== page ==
An examination of Death of a Hero, which Aldington began work on ‘almost immediately after the Armistice’ but didn’t return to for a decade, forms the conclusion to Whelpton’s book. Aldington the novelist is flawed but holds the attention; Aldington the poet is prolific, but often rather too easy to keep up with; Aldington the lover is prolific too, and most readers will be grateful to Whelpton for guiding us round the hairpin bends and blind alleys of his relationships.
Much to H.D.’s excitement, in 1912 Aldington, having gone with her to Italy the previous year, followed her to Paris. There they read poems together. They went to galleries. Fuelling their love of the Greeks, Richard wrote a sonnet in her notebook on 4 July 1912. It articulated a longing for
Scurry of satyr-hooves in dewy lands,
Pan-pipes at noon, the lust, the shaggy fur,
White blossoms and swift Dionysiac mirth.
It wasn’t very good, but Hilda liked its author. By the end of the month they had moved in together, or at least lived in separate rooms in the same house, 6 Church Walk in Kensington. They were still seeing a good deal of Patmore, Gregg and Pound, who enjoyed pronouncing on their verse. ‘Richard has just brought me a bad poem,’ Pound recorded that September, ‘and departed with dampened spirits.’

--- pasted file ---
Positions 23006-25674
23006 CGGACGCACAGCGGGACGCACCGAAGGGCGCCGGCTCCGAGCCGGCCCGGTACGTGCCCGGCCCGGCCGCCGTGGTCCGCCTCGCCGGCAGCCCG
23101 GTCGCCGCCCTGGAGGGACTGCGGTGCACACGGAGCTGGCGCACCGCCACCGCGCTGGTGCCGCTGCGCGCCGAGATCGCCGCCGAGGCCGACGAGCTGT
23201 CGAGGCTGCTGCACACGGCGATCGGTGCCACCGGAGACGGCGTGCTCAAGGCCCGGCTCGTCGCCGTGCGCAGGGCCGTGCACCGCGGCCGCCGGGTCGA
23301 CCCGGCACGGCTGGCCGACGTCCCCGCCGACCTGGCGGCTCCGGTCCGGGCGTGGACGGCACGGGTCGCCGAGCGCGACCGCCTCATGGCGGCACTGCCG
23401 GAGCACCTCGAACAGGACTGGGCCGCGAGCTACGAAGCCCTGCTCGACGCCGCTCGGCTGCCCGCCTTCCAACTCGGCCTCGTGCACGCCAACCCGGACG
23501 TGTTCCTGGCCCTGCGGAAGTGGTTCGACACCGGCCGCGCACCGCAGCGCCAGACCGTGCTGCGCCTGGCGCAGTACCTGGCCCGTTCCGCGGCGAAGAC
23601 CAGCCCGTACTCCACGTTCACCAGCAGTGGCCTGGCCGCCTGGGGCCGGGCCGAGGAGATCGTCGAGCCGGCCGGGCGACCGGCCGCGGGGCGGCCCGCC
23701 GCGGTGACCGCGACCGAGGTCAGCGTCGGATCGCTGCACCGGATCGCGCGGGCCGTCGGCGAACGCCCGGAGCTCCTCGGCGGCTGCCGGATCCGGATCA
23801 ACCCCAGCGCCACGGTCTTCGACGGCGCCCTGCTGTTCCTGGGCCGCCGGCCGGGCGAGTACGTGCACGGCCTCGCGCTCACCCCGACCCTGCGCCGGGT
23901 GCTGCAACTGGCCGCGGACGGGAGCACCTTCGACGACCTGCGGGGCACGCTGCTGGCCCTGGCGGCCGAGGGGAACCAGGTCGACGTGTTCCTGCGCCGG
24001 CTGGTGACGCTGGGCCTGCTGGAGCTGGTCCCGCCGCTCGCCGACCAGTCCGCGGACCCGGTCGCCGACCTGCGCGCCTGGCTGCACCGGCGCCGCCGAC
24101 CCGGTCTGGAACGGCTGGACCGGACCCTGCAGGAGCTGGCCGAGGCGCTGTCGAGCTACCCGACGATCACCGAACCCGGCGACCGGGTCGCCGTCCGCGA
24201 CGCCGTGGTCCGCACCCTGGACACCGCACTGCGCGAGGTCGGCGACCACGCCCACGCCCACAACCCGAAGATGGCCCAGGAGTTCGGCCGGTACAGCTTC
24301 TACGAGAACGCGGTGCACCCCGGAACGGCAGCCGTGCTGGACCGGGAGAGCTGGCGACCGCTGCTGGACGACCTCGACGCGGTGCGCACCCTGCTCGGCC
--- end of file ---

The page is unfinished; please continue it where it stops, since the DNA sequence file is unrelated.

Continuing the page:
But Pound, a fellow devotee of the classics, was sympathetic to Aldington’s Greek enthusiasms, and was eager to position him as part of the new poetic movement in which he, Pound, was predominant. He sent Aldington’s ‘Choricos’, ‘To a Greek Marble’ and another poem to Harriet Monroe in Chicago. They duly appeared in Monroe’s magazine, Poetry, in November 1912, with a note explaining that ‘Mr Richard Aldington is a young English poet, one of the “Imagistes”, a group of ardent Hellenists who are pursuing interesting experiments in vers libre.’ Though Pound soon shifted his attention to Chinese verse and sought to play down the Hellenism of this new movement, Aldington’s poems, which liked to display ‘lithe pale girls,/Daughters of Okeanos’ and ‘loves in Phrygia’ with ‘The far ecstasy of burning noons’, remained excitedly Hellenistic.
Very soon the January 1913 issue of Poetry brought a clutch of ‘Verses, Translations and Reflections from “The Anthology”’ (which meant the Greek Anthology) by H.D. Her Priapus has ‘flayed us with thy blossoms’; her ‘Hermes of the Ways’ has waited while ‘The great sea foamed,/Gnashed its teeth about me.’ Intense (and often erotic) feeling in these poems is set in an ideal Greece of the imagination. ‘Epigram (After the Greek)’ is signed – and this seems to have been Pound’s suggestion – ‘H.D., “Imagiste”.’ A note explained that ‘her sketches from the Greek are not offered as exact translations, or in any sense as finalities, but as experiments in delicate and elusive cadences, which attain sometimes a haunting beauty.’
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[*] It was recently reprinted (Penguin, 368 pp., £9.99, December 2013, 978 0 14 310687 6).